California, USA | EVP of Technical Product Management

Badri Varadarajan

I get to be CTO of 150 different products. I can measure my impact and it is much higher here than it would be anywhere else in Silicon Valley.
Badri Varadarajan, EVP of Technical Product Management

Interview

What does a Technical Product Manager do?

At Trilogy, the Technical Product Management team basically own the product architecture of 150 products. What that means really is that you're sort of making the important decisions that a CTO makes and separating them from two different things that you would have to do if you were a CTO at a startup. You would have to go and fundraise, that'll take a lot of your time. And the other thing is you'd have to babysit engineering teams as they do their thing. Here, you can focus on building long-lived technically sound decisions unconstrained by finances or by some of the corporate constraints. When you focus on this, you make much better decisions. And that is why you get to be CTO of multiple different products.

What did you do before this?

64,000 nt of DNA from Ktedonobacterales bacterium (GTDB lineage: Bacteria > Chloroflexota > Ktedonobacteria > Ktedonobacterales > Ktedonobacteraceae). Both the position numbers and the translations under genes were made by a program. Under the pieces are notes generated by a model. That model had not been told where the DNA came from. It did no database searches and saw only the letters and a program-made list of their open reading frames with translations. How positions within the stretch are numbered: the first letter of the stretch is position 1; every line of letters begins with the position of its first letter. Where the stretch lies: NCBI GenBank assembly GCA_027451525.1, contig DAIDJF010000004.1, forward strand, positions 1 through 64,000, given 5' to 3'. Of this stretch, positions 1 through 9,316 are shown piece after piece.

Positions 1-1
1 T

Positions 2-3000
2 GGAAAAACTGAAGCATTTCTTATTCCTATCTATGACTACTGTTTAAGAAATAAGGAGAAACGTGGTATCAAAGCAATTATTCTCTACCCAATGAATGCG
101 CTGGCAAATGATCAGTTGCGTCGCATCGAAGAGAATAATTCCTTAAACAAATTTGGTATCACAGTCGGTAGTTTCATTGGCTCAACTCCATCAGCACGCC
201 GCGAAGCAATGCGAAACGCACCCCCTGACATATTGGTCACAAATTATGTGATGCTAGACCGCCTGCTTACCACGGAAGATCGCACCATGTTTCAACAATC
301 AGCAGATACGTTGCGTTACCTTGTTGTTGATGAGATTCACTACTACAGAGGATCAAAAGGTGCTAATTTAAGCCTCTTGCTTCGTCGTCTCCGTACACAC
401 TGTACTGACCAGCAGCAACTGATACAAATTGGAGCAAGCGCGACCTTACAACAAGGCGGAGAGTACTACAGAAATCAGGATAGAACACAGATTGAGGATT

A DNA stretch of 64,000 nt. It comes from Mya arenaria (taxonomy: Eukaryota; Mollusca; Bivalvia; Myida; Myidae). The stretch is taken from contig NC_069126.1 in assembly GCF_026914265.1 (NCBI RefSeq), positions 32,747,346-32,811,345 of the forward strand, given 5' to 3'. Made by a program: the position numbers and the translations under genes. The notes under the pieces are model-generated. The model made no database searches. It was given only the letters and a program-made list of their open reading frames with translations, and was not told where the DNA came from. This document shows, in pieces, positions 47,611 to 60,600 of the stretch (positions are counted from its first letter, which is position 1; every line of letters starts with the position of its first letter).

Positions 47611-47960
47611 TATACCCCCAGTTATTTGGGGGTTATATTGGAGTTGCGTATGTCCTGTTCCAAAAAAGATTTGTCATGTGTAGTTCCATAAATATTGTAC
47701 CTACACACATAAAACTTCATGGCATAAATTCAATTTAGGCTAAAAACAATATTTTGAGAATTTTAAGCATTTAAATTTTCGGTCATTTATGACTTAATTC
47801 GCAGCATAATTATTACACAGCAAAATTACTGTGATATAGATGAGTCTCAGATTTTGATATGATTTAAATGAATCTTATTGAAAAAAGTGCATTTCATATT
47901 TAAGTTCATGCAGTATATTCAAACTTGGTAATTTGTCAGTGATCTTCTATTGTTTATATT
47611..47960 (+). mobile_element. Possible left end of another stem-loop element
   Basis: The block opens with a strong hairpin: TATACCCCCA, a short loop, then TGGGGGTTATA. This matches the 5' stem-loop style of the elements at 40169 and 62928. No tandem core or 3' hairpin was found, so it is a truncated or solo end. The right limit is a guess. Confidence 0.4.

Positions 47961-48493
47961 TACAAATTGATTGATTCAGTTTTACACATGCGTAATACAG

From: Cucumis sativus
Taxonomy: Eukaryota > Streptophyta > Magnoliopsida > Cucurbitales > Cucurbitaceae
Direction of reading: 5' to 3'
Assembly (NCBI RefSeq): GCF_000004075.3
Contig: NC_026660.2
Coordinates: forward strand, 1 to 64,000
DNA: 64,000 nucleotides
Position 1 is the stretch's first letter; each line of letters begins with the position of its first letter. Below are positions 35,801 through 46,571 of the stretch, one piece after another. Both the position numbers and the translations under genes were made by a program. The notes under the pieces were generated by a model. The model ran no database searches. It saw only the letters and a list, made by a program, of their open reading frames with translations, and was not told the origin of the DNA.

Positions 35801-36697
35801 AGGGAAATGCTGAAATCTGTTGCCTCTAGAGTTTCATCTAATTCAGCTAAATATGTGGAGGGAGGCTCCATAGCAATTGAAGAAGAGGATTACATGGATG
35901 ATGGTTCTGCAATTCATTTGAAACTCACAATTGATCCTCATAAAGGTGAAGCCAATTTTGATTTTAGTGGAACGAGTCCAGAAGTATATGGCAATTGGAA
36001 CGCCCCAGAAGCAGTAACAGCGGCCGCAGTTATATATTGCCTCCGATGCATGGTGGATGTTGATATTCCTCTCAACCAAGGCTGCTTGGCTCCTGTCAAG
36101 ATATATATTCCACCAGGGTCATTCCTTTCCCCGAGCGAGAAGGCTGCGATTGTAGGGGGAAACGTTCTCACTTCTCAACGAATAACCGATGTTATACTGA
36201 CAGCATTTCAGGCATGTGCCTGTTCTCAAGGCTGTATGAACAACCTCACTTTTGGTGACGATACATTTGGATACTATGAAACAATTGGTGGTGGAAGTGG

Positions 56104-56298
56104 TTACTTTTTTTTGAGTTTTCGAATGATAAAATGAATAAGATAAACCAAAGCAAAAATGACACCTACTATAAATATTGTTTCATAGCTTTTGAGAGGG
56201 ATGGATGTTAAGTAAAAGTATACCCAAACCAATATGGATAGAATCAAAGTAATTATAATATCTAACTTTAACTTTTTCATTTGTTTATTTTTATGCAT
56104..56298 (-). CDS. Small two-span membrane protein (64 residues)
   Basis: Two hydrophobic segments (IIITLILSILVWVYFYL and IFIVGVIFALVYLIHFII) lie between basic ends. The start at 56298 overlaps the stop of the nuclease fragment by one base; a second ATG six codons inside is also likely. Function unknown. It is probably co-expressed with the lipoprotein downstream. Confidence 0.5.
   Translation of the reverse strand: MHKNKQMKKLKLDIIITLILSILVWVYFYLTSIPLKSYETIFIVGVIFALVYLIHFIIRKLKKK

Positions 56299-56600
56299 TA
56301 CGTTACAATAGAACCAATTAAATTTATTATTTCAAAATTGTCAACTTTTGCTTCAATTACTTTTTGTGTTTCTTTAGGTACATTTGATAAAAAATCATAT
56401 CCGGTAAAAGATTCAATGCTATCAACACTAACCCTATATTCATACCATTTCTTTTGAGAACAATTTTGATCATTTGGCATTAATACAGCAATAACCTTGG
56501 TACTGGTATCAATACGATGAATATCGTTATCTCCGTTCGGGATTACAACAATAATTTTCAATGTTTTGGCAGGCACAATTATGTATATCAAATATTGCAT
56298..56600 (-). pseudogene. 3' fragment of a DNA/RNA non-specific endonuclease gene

I relocated my family to Silicon Valley for a Corporate R&D role, then ultimately created my own startup using cameras and AI to deliver insights on customer interactions with retail displays. In 2019, I discovered Trilogy and the rest is history. Now, I'm one of the only people at DevFactory who actually does live in Silicon Valley… but family roots are planted.

What's different about Trilogy?

It's like speed chess. My colleagues are some of the smartest people who you've probably met in your career. So you learn a lot. We let architects be architects, let them build the best products they can think of. We specifically ask them to not worry about costs, not make a cost driven decisions. And then we take the sum total of what they've built, usually products that our customers love. And then we figure out how to op to operate it efficiently. What we've done is we've taken all our insights and sort of taken to market a product that lets our customers reduce costs on their AWS infrastructure. we do work on different problems, uh, on a week by week basis. So any given week you're solving, um, the problems and setting the roadmap of one product, and then the next week you're looking at a completely different set of problems.

What are you working on at the moment?

I'm working on a CRM platform that short-circuits 10 years of salesforce innovations and gets straight to the heart of what’s possible today with the latest AWS technologies.